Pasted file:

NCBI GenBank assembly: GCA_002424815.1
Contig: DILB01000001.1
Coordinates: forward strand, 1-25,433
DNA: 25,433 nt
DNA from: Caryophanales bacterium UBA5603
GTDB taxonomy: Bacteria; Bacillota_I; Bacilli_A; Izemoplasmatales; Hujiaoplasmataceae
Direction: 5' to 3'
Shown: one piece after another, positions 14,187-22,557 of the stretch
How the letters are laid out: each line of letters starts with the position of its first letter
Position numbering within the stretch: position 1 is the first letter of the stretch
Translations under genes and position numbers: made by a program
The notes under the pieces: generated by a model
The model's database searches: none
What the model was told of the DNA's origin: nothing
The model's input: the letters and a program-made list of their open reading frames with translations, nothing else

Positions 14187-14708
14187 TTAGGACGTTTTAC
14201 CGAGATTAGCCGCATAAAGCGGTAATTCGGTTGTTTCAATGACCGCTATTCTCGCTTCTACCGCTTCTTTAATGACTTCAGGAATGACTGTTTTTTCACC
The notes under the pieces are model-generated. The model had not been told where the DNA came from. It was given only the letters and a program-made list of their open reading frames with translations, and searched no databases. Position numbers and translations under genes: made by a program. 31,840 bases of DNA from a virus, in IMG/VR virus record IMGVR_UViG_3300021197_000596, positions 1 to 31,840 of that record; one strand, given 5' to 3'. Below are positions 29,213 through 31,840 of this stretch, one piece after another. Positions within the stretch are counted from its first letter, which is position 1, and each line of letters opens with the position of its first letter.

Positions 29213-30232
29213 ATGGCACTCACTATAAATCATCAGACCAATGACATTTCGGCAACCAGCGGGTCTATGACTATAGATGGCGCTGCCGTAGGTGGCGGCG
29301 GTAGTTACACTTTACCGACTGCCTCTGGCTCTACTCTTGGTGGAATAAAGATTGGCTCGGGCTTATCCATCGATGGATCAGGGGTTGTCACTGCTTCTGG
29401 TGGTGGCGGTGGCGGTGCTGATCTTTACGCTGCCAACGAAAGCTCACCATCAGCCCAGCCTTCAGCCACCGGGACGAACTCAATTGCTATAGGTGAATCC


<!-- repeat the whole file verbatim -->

NCBI GenBank assembly: GCA_002424815.1
Contig: DILB01000001.1
Coordinates: forward strand, 1-25,433
DNA: 25,433 nt
DNA from: Caryophanales bacterium UBA5603
GTDB taxonomy: Bacteria; Bacillota_I; Bacilli_A; Izemoplasmatales; Hujiaoplasmataceae
Direction: 5' to 3'
Shown: one piece after another, positions 14,187-22,557 of the stretch
How the letters are laid out: each line of letters starts with the position of its first letter
Position numbering within the stretch: position 1 is the first letter of the stretch
Translations under genes and position numbers: made by a program
The notes under the pieces: generated by a model
The model's database searches: none
What the model was told of the DNA's origin: nothing
The model's input: the letters and a program-made list of their open reading frames with translations, nothing else

Positions 14187-14708
14187 TTAGGACGTTTTAC
14201 CGAGATTAGCCGCATAAAGCGGTAATTCGGTTGTTTCAATGACCGCTATTCTCGCTTCTACCGCTTCTTTAATGACTTCAGGAATGACTGTTTTTTCACC
The notes under the pieces are model-generated. The model had not been told where the DNA came from. It was given only the letters and a program-made list of their open reading frames with translations, and searched no databases. Position numbers and translations under genes: made by a program. 31,840 bases of DNA from a virus, in IMG/VR virus record IMGVR_UViG_3300021197_000596, positions 1 to 31,840 of that record; one strand, given 5' to 3'. Below are positions 29,213 through 31,840 of this stretch, one piece after another. Positions within the stretch are counted from its first letter, which is position 1, and each line of letters opens with the position of its first letter.

Positions 29213-30232
29213 ATGGCACTCACTATAAATCATCAGACCAATGACATTTCGGCAACCAGCGGGTCTATGACTATAGATGGCGCTGCCGTAGGTGGCGGCG
29301 GTAGTTACACTTTACCGACTGCCTCTGGCTCTACTCTTGGTGGAATAAAGATTGGCTCGGGCTTATCCATCGATGGATCAGGGGTTGTCACTGCTTCTGG
29401 TGGTGGCGGTGGCGGTGCTGATCTTTACGCTGCCAACGAAAGCTCACCATCAGCCCAGCCTTCAGCCACCGGGACGAACTCAATTGCTATAGGTGAATCC